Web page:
I’m also logging everything I’m doing in an Excel log, so I can track my productivity. For example, today I searched through all my del.icio.us jobhunt bookmarks and found two jobs I’m going to apply for tomorrow. I also followed up with a potential employer and sent my Personal Marketing Plan (i.e. my list of skills and target employers) to a former colleague to look over.

Since I got all that accomplished during the day, I didn’t feel bad spending my evening playing Super Puzzle Fighter II Turbo HD on the 360. 🙂

If I can keep this up, I’ll at least feel like I’m not squandering my time at home. Still, this super-extended vacation is going to be weird.

Future Planning

So, I’m starting to realize (with some help from my friends) that any job I take at this point is going to be entry-level. Not coffee-bitch entry-level, maybe, but college-grad entry-level. Basically, I’ll be pretending that the last five years never happened when I’m looking for potential jobs. Granted, I’ve learned a lot of valuable office and interpersonal skills since graduation six years ago, but I’ve only meagerly advanced my technical knowledge in my field.

Speaking of: what *is* my field, anyway? We had this discussion before, to a degree, where I bemoaned my lack of advanced skills in any given field. But even assuming that I’m getting a glorified intern job… I have a clean slate, assuming someplace will take me. I could go marketing, or IT, or something else.

I’m even contemplating taking evening classes, once I get myself a new steady job. Maybe get a certificate or an Associates at Owens in… IT? Marketing? Something that will get me where I want to be in my new company. It’ll depend on what kind of tuition reimbursement my new employer has, if any, and if I end up getting any on-the-job training in things I want to learn, like .NET or some other technology.

I still maintain that this is a delicate balance. I have to be receptive to whatever comes down the pike, and be prepared for just about any opportunity that presents itself. Winds of change, and all that.

It’s kind of like aikido: I could be thrown down and be totally unprepared, and get hurt. I could be thrown down and be excessively tense and resistant, and get hurt. Or I could take the energy that’s directed toward me and use it to my own advantage, being ready for what’s to come, take the fall rolling and come up on my feet.

I’m not terribly good at that physically yet; maybe the mental concept will come easier.

Geek Chic

I decided to take a different tack on the job hunt this evening, and look one-by-one at each business that’s located in the business development where I currently work. I’m a big fan of the location, being that a.) it’s a fifteen-minute drive from home, and b.) there’s a fantastic wooded walking path through the middle of the area. So, I sat down with a list of (most of) the businesses in the park, and went to all of their websites, and determined whether their industry is something I’d be interested in pursuing, and looked for job postings.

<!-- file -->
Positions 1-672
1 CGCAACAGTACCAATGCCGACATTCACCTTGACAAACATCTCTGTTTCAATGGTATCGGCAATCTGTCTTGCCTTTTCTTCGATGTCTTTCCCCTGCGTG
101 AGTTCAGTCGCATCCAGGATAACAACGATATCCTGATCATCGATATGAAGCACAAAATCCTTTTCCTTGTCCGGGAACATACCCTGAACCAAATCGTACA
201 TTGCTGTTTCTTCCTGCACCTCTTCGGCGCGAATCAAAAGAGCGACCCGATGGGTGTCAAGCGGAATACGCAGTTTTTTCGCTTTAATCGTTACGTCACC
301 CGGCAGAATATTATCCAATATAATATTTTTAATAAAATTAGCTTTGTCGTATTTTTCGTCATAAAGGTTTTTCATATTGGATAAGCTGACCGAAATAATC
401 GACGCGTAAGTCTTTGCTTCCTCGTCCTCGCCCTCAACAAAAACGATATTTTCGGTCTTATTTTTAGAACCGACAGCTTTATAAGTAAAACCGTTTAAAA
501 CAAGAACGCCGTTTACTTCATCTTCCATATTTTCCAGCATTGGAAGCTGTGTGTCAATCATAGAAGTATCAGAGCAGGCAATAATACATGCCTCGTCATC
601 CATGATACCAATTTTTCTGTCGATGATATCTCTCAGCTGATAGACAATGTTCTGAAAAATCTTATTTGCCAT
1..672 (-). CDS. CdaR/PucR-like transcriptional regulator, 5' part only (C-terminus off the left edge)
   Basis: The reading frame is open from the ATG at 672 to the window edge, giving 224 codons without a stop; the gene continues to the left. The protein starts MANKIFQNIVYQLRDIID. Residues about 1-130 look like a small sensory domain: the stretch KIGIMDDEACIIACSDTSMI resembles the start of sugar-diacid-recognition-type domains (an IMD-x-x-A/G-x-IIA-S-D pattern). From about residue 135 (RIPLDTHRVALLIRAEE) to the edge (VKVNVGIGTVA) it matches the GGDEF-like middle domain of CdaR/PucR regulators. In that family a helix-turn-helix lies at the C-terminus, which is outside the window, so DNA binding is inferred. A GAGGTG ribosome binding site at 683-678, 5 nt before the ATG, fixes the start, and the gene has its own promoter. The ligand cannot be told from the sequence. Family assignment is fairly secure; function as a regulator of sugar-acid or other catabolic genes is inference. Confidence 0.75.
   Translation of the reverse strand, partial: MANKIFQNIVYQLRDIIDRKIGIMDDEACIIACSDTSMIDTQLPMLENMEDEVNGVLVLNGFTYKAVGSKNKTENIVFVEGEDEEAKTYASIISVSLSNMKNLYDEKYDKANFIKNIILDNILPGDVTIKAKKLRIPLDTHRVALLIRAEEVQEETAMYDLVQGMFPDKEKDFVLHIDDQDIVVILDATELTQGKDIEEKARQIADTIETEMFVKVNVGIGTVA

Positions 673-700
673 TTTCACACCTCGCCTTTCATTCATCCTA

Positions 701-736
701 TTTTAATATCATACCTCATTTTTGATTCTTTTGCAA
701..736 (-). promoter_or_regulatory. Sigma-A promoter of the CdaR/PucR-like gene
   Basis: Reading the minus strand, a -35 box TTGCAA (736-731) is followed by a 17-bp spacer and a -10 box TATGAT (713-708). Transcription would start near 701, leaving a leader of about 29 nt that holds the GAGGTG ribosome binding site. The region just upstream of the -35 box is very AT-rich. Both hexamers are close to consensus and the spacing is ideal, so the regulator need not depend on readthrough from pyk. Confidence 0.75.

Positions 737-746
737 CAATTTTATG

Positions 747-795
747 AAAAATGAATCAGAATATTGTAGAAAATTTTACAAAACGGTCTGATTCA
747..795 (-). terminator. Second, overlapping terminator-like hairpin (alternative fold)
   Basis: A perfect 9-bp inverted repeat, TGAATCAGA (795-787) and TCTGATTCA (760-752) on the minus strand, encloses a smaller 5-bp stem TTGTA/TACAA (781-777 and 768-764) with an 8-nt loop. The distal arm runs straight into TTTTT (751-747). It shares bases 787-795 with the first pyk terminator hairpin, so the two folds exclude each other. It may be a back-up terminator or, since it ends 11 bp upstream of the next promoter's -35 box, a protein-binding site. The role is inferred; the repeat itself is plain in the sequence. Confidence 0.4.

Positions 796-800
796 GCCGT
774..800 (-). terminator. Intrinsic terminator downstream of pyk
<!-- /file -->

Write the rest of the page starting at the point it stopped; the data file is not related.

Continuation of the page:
I found a few that sounded vaguely interesting, and a few that I’d already known about — but I found one business that finally sparked my interest enough to get the job-hunt juices flowing again. It’s a national firm, an IT services and solutions provider, and I’m only vaguely familiar with most of their offerings. All of it made the geek girl in me drool, though.

Only a computer nerd would look through a list of technology solutions and think, “Ooh, HP Storage Area Network. I’ve never heard of that! Sounds cool!” Lots of the names like Altiris and Veritas and Citrix, and lots of the buzzwords like Web Content Filtering and Business Continuity Planning, all sounded familiar to me, but not enough so that I’d even be able to talk for two minutes straight about a given one.

The only section of their services where I know I can shine is Web Development, including website design and development and website management services. That I can do. The other stuff… it harks back to a day when I went around with Kirkum and installed new network cards in pizza-box Macs. Or imaged computers in the labs. Or installed a right-angle adapter in my own legacy Mac so I could install an ethernet card.

At any rate, I got fired up enough (and undepressed enough) that I worked on my Personal Marketing Plan like the nice outsourcing lady told me to. I have a list of about a dozen companies that may or may not be hiring, but that it would be pretty cool to work for. You can all expect that, once I have my Marketing Plan done and ready for prime time, I’ll be sharing it with you and asking you, “Do you know anyone who works for…?”

Career Lottery

Snicked from talcotts, via khath, via clawfoot and crystalkirk:

1. Go to www.careercruising.com/
2. Put in Username: nycareers, Password: landmark.
3. Take their “Career Matchmaker” questions.
4. Post the top fifteen results.

My results after all three sets of questions:
1. Multimedia Developer
2. Video Game Developer
3. Business Systems Analyst
4. Website Designer
5. Animator
6. Cartoonist / Comic Illustrator
7. Computer Programmer
8. Web Developer
9. Film Editor
10. Market Research Analyst
11. Professor
12. Webmaster
13. Artist
14. Desktop Publisher
15. Graphic Designer
16. Technical Writer
17. Computer Animator

32. Photographer

I’ve actually considered most of these careers, except maybe Market Research Analyst or Business Systems Analyst. Some of these (like Computer Animator or Video Game Designer) I would have liked to have done, but require more or different training/schooling. Some (like Artist or Cartoonist) I’ve long since lost the skills to do. Many of the others are viable options, and I feel that the quiz gave surprisingly accurate results — especially considering how blasé I was with my answers, for the most part. I only ventured away from the neutral choice when I had a strong feeling for or against a particular job task.

All righty. Video Game Developer job, here I come…?

Right.